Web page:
12:22 thorbjornDX: I would love to see scm integration of some sort

12:22 wingy: still buggy and missing basic features for ditching your favorite ide

12:22 TimMc: No paredit yet?

12:22 wingy: yeah i think he'll cover it .. he's a good visionary .. knowing where we should head

12:23 TimMc: no

12:23 hldfr: I've been wondering if emacs-live is just meant for music, or do people also use it as a good default emacs config for clojure ? https://github.com/overtone/emacs-live

12:25 love the doc popup as seen here https://github.com/downloads/overtone/live-coding-emacs/live-coding-config-in-use.png

12:29 thmzlt: hldfr: I use emacs-live for clojure in general

12:29 hldfr: thmzlt I'm new to both clojure, emacs, is it good off the shelf or needs more work/understanding of emacs ?

12:30 s/or/or does it/

12:30 nDuff: hldfr: emacs-live is a pretty nice off-the-shelf package.

12:30 thmzlt: hldfr: good off the shell, I use because I don't want (yet) to figure out emacs

12:31 nDuff: hldfr: ...much easier to configure than building your own emacs setup from scratch..

12:31 hldfr: nDuff thmzlt sounds perfect, gonna try tonight :)

12:31 nDuff: hldfr: ...that said, to get a good experience out of it, you _will_ want to learn to use paredit-mode.

12:31 pipeline: paredit has driven me insane so far, i have not got the knack

12:31 thmzlt: nDuff: what is there to learn about paredit?

12:31 nDuff: thmzlt: the keybindings?

12:32 hldfr: ...that said, paredit will help your productivity enough that it'll pay for itself in very little time.

12:32 technomancy: learning paredit is all about coming to grips with your own shortcomings

12:32 realizing that your editing desires are often corrupt and that you need to change your expectations to focus on what is right

12:32 thmzlt: I don't know any paredit keybindings and I use it just fine, what should I know?

12:32 hldfr: nDuff nice, I'm yet to explore paredit too, thx

12:33 thmzlt: technomancy: example?

12:33 technomancy: thmzlt: people get frustrated about paredit because it prevents them from performing actions that would result in broken structure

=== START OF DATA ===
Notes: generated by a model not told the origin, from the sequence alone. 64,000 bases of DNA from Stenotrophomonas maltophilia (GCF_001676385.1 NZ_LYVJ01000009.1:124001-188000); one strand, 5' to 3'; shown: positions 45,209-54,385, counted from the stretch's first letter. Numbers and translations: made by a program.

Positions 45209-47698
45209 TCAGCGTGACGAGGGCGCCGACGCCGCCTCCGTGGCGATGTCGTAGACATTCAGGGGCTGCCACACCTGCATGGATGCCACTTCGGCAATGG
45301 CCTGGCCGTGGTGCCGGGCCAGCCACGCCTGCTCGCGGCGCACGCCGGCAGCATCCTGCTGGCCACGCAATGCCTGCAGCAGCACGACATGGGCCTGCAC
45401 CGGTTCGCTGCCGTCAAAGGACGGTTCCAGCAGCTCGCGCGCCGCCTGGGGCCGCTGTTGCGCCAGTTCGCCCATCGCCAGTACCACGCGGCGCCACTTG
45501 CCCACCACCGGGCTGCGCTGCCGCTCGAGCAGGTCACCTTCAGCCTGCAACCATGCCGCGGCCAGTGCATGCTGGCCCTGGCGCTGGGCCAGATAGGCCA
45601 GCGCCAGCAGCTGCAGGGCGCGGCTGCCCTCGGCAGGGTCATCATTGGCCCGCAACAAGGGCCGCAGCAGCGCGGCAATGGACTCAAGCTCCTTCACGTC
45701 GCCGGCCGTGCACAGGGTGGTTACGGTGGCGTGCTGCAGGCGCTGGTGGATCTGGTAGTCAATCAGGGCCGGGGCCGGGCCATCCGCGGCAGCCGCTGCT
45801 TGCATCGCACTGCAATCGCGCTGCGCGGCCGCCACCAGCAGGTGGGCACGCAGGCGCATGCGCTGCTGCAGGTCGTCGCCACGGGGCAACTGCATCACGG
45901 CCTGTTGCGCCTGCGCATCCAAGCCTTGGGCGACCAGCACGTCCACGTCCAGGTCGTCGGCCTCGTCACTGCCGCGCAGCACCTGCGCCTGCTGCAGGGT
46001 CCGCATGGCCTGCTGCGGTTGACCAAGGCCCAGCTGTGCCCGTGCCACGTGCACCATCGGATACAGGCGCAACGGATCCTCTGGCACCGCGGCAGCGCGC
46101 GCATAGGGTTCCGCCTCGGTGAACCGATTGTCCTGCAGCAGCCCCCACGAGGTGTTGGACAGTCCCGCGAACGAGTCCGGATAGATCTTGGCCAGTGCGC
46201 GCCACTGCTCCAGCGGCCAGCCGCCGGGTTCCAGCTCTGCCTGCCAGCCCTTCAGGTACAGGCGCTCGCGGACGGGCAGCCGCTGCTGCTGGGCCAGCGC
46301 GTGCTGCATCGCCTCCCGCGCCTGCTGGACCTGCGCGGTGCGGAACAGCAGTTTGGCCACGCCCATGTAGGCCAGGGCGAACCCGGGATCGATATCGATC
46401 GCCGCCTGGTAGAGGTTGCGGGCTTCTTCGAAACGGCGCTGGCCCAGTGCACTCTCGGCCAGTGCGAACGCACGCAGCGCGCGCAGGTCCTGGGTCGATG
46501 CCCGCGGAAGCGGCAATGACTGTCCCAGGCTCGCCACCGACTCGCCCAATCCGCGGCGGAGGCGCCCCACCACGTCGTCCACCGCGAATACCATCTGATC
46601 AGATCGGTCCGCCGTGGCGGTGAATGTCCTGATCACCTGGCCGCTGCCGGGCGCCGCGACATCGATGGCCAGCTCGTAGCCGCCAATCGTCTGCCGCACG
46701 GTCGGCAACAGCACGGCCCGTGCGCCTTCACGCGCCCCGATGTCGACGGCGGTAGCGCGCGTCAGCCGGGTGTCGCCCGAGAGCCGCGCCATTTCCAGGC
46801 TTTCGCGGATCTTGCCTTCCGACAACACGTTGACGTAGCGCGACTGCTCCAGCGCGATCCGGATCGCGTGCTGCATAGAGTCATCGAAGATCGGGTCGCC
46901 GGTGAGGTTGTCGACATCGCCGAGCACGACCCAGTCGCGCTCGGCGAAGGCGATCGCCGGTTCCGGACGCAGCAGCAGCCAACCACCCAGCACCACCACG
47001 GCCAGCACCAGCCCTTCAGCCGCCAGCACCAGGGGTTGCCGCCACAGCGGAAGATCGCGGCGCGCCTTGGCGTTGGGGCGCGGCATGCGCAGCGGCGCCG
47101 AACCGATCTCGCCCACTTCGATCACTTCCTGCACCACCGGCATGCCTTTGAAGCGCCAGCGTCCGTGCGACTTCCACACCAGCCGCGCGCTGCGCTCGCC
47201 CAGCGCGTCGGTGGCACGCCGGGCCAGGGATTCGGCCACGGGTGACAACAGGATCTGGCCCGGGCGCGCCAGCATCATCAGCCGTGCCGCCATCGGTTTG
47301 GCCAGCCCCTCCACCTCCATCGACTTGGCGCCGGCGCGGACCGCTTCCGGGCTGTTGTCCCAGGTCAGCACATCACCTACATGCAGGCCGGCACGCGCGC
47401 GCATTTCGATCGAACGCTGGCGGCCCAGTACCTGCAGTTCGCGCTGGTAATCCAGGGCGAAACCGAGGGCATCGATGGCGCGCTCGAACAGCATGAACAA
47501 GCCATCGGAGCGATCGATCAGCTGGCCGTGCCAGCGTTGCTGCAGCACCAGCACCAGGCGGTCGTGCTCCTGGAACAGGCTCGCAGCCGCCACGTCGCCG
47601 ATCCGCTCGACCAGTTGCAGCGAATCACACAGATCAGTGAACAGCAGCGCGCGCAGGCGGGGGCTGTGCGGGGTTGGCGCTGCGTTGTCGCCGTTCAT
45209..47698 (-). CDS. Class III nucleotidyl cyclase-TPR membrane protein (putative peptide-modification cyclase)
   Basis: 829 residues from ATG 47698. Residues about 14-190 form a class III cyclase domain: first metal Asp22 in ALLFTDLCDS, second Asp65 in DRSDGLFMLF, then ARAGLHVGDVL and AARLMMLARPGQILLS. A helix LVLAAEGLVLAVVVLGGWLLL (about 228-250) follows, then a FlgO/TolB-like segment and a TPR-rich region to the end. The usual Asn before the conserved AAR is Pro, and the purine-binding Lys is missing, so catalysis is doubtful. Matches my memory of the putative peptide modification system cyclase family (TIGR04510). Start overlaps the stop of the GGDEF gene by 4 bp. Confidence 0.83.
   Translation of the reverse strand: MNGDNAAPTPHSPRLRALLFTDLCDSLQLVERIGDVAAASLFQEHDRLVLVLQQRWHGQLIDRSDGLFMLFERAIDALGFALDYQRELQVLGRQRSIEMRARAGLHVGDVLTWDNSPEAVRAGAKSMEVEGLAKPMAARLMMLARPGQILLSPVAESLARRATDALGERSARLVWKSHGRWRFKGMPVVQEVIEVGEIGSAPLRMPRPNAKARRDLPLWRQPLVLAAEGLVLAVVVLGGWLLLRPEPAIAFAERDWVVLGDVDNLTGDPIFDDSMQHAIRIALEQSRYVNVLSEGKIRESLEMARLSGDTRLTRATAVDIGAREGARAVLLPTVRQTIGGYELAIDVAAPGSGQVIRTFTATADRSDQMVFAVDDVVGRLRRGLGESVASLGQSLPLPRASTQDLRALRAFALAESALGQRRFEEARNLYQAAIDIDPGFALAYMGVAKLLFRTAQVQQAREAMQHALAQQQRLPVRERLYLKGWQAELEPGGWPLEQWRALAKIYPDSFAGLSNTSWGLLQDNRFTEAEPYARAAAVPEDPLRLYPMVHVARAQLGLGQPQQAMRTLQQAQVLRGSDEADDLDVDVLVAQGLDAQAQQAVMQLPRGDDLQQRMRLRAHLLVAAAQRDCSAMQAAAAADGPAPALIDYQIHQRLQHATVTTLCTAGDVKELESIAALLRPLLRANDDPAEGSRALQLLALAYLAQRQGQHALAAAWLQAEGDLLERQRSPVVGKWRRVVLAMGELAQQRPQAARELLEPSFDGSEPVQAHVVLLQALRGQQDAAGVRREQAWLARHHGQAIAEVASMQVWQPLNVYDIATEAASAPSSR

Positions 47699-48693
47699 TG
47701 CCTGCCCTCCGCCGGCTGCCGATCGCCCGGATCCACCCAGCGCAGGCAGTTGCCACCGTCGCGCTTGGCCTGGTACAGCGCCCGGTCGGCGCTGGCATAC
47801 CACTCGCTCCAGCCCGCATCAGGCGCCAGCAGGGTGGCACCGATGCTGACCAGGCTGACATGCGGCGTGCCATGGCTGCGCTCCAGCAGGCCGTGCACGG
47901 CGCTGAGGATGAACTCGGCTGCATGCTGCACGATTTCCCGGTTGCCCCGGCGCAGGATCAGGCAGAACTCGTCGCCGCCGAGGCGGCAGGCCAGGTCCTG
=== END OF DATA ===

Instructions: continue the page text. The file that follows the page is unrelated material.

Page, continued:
12:34 nDuff: thmzlt: the slurp commands are the big ones to me, but individual workflows differ.

12:34 technomancy: it shows them that they're asking the wrong questions. don't ask "how can I delete this paren" but "how can I move this expression to the right place"

12:34 hldfr: would love to do that ^

12:34 pipeline: also it occasionally crashes out.

12:34 thmzlt: technomancy: right.

12:35 nDuff: pipeline: Only bugs I've seen in the paredit version shipped with emacs-live surround overwrite mode

12:35 pipeline: ...and I use it day-in-day-out.

12:35 thmzlt: technomancy: but all I do is C-k to move forms around

12:35 nDuff: (and overwrite mode is evil)

12:35 egghead: paredit really is one of those things that is confusing at first but insanely rewarding

12:36 thmzlt: also, if you C-k from within a string, it breaks

12:36 technomancy: thmzlt: 50% of the benefit of paredit is just what it doesn't let you do. but the slurp and splice commands are definitely worth learning.

12:36 egghead: a lot of what I use it for (moving around blocks of code) is similar to d% in vim tho

12:36 technomancy: thmzlt: o_O

12:36 haven't seen that

12:36 nDuff: thmzlt: Not the version I'm running.

12:36 thmzlt: ...correctly cuts only the remainder of that string for me.

12:36 thmzlt: maybe it's caused by something else in emacs-live

12:37 * nDuff is also using emacs-live.

12:38 thmzlt: yeah, I just tested it now and it worked fine, but sometimes it kills the closing \"

12:39 * technomancy just learned M-", which wraps the next expression in "" and automatically quotes any strings inside

12:39 technomancy: interesting

12:41 gfredericks: technomancy: you can splice back out of the string as well

12:41 technomancy: oh fancy; didn't realize splice worked inside strings

12:41 and it unquotes

12:41 huh; the cheat sheet doesn't cover convolute-sexp

12:42 gfredericks: technomancy: I didn't know about M-" so we inter-learned each other

12:42 in a very symmetric way

12:42 technomancy: gfredericks: o/